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Air Force holds off Army to capture Rainier Cup

Northwest Guardian

Published: 01:10PM June 26th, 2014

While the Rainier Cup trophy will remain at Joint Base Lewis-McChord, it’s moving from Eagles Pride Golf Course to Whispering Firs Golf Course.

After three days of competition, which included 54 holes for 120 golfers at three Puget Sound golf courses, the Air Force team regained possession of the cup after winning the 17th Rainier Cup Golf Tournament June 22.

But the win didn’t come without a last-minute run by Army, last year’s champions. This year, the Army team was in third place and trailing the Air Force team by 10 points.

Despite winning the most points on the third day, the Army team fell three and a half points short of Air Force, which finished with 86 points.

“They went back in front by three or four, and we won the last three or four matches that came in,” said Jeff Clark, director of Whispering Firs Golf Course at McChord Field and team director.

Army took second place with 82.5 points after three days of golf, followed by Navy with 71.5 points.

During the Rainier Cup, each branch hosts one day of the competition. This year’s tournament began with a two-person scramble June 20 at the Navy’s Gallery Golf Course on Whidbey Island.

It continued with a “shamble” round, which is a combination of scramble and stroke play, June 21 at Whispering Firs on McChord Field before finishing with singles match play at Eagles Pride.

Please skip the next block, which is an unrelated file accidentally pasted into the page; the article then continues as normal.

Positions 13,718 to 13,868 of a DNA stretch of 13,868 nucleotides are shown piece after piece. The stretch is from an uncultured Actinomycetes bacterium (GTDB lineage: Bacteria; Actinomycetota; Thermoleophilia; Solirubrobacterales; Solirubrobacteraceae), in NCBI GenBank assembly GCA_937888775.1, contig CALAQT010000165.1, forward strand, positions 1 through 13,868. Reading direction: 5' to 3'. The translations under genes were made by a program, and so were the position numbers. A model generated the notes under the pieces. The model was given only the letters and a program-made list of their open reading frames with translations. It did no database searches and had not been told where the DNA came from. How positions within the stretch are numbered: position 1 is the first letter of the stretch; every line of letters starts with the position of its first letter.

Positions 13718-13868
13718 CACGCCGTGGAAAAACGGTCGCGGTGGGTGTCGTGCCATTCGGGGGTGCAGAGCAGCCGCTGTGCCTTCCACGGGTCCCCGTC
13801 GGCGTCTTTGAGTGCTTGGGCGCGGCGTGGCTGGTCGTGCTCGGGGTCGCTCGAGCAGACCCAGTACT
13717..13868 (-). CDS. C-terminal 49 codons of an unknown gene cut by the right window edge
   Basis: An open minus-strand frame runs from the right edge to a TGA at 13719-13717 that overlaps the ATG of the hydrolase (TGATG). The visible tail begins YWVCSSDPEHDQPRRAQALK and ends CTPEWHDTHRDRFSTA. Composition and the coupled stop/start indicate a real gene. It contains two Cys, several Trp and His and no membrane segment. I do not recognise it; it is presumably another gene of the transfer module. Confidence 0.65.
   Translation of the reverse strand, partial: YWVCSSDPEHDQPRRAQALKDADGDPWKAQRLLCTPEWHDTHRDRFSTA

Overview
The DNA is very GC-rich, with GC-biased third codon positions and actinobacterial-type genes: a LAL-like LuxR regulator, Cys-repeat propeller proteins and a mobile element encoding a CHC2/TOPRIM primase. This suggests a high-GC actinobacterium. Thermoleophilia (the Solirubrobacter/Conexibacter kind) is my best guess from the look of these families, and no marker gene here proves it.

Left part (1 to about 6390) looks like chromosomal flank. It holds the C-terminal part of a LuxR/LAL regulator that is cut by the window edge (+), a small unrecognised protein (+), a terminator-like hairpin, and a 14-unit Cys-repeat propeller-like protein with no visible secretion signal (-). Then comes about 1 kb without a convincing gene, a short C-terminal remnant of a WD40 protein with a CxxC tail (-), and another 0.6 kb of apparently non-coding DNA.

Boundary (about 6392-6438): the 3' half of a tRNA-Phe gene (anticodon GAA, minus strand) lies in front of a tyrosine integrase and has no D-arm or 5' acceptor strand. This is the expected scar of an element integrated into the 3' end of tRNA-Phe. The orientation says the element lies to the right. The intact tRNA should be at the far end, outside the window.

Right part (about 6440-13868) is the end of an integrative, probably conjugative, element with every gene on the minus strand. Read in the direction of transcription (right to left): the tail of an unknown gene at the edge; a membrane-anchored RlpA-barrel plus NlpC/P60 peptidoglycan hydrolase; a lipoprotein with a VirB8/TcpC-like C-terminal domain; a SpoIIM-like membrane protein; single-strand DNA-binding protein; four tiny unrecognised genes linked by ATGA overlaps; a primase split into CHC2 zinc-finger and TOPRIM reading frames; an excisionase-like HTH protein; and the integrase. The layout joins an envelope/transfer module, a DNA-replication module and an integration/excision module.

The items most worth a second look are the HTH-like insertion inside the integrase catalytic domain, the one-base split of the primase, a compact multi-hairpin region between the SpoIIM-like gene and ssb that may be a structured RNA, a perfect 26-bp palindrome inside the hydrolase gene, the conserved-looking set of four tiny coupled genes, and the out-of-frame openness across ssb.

The Rainier Cup has been a premier golf tournament among local installations, representing Army, Air Force and Navy (from Naval Base Kitsap), since 1997.

The Navy has captured the trophy eight times. The Air Force has won six times. Army has won twice.

“This is the closest we get to playing in the Ryder Cup,” said Ruel Poliquit of the Army team.

While many of the golfers credited the tournament as a fun weekend that builds camaraderie, everyone was still focused on winning.

“There is no second place,” said Doug Levesque of McChord Field. “When you put 120 people together, you’re going to get some competition.”

Some golfers even fought through physical pain to bring their teams to victory. Steve Holshouser suffered a stress fracture in his right hand two weeks before the tournament.

Regardless of the injury, he played all three days of the tournament, and finished the tournament shooting a 79 at Eagles Pride to earn two points that day.

“It’s not like I can’t swing the club,” Holshouser said. “Yeah it hurts, but I got (medication) this morning, so it’s not too bad.”

Playing in his sixth Rainier Cup, Holshouser didn’t want to miss an opportunity to help the Air Force regain possession of the trophy from the Army.

Clark added that Air Force golfer Brian Crowley was playing all three days with a broken foot.

While it was nice to hold the trophy last year, Army team captain James Foster didn’t mind giving it to Air Force this year. He said they showed as much dedication as both his team and the Navy squad.

“I’m very proud of our teams battling; keeping their heads up; and maintaining integrity, sportsmanship and pride,” Foster said.

After the competition, golfers from all three branches sat together within the Caddy Shack Bar and Grill at Eagles Pride’s clubhouse, enjoyed a barbecue and watched the U.S. vs. Portugal World Cup soccer match.

While they played each other as three different golf teams, everyone ended the weekend of golf as a united Armed Forces group.

“We’re all one team that went out, had fun and enjoyed the camaraderie,” said Mike McDonald, director of golf at Eagles Pride.